My property has issues that the seller knew about but did not disclose

You worked hard to buy a home and you the deserve peace of mind that you got a fair deal.

Buying any piece of property can be frustrating and exciting. That excitement is ruined when buyers find out months later that a seller failed to disclose material defects with the property. In such cases, the buyer may be entitled to compensation. How can you be confident in the home you decided to call your own? California places heavy legal responsibilities on the seller in a real estate transaction to provide “meaningful disclosures” about the property they are attempting to sell. The failure to disclose known defects or issues that affect the “value or desirability” of the property can result in substantial liability to seller and their agent(s), and often result in litigation.

Disclosure is Required Even for Properties Sold “As-Is”

Sellers cannot get around their disclosure requirements by selling the property “As-is”. Simply because you purchase a property as is does not mean that seller will not have to disclose defects which they are aware of. Many court rulings have stated that an “as is” clause does not alleviate a seller of disclosure duties. In Loughrin v. Superior Court courts ruled that not disclosing defects which are not visible, even when the property is sold as is holds the sellers liable. You are not permitted to contract your way out of this duty to disclose. In fact the Supreme Court has ruled on this exact same issue.

Frequently Asked Questions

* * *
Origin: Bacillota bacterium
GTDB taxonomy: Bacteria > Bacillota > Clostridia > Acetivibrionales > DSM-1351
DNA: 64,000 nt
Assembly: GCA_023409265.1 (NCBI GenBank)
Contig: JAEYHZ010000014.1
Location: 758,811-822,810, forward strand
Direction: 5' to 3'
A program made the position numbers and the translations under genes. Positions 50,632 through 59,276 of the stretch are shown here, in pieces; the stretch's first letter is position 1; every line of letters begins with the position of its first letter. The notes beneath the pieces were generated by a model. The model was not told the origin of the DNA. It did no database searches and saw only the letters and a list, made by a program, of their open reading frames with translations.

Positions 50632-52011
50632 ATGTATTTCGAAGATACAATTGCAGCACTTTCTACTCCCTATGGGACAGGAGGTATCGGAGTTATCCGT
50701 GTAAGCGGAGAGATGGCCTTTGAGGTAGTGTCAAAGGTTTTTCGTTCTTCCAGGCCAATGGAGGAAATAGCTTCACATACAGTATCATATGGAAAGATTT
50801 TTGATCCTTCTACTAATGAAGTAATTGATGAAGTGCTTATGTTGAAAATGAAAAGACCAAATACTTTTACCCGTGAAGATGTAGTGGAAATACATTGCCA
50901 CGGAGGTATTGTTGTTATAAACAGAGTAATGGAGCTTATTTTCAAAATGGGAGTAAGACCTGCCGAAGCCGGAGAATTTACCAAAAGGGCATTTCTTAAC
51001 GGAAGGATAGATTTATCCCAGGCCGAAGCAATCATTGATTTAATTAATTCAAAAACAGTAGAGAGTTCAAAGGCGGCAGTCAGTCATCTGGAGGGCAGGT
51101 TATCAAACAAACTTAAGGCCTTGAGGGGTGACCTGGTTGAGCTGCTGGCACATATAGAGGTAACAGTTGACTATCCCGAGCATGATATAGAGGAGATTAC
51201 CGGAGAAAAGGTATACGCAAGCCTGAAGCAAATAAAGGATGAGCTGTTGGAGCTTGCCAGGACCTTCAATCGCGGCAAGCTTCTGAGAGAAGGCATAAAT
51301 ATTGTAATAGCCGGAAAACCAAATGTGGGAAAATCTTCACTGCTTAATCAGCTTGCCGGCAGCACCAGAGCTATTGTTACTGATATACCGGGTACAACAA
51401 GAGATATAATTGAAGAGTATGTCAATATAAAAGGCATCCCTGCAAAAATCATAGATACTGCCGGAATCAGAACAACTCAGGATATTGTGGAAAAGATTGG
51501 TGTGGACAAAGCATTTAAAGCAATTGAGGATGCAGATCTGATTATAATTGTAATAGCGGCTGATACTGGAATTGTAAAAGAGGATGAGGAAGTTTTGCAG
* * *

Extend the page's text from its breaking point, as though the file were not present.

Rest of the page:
It depends. However, the general rule is three years after the defect is discovered. You have a limited amount of time to take action. If you suspect that Seller knew about property defects but did not disclose them, contact us online or at (619) 399-7700 for a confidential consultation.
That depends on the contract. Many California sale contracts require you to Mediate before filing a lawsuit. You have a limited amount of time to take action. If you suspect that Seller knew about property defects but did not disclose them, contact us online or at (619) 399-7700 for a confidential consultation.
That depends on the contract. Many California sale contracts include Arbitration provisions. You have a limited amount of time to take action. If you suspect that Seller knew about property defects but did not disclose them, contact us online or at (619) 399-7700 for a confidential consultation.
The seller and their agent(s) must provide a fairly transparent picture into not only the physical structure and underlying real estate itself, but the neighborhood and other factors surrounding the enjoyment and use of that property.

In California, the seller is required to provide the buyer with a comprehensive document known as the Real Estate “Transfer Disclosure Statement” or “TDS.” This document must be provided in a timely manner and as soon as possible

Yes. You can file a lawsuit seeking monetary damages against a non-disclosing Seller and their agent. You have a limited amount of time to take action, however. If you suspect that Seller knew about property defects but did not disclose them, contact us online or at (619) 399-7700 for a confidential consultation.
In any residential commercial transaction, a seller has a duty to disclose any material defect with the property. What is a material defect? Material defects are anything which would impact the value or desirability of the home. This is judged from the buyer’s perspective. A buyer who would not have purchased the property if they knew about the defect would be entitled to a claim for damages. For example, if you were sold a house and the seller failed to disclose that mold exists on the property, and you would not have bought the house if you had known about the mold, then you would be entitled to damages.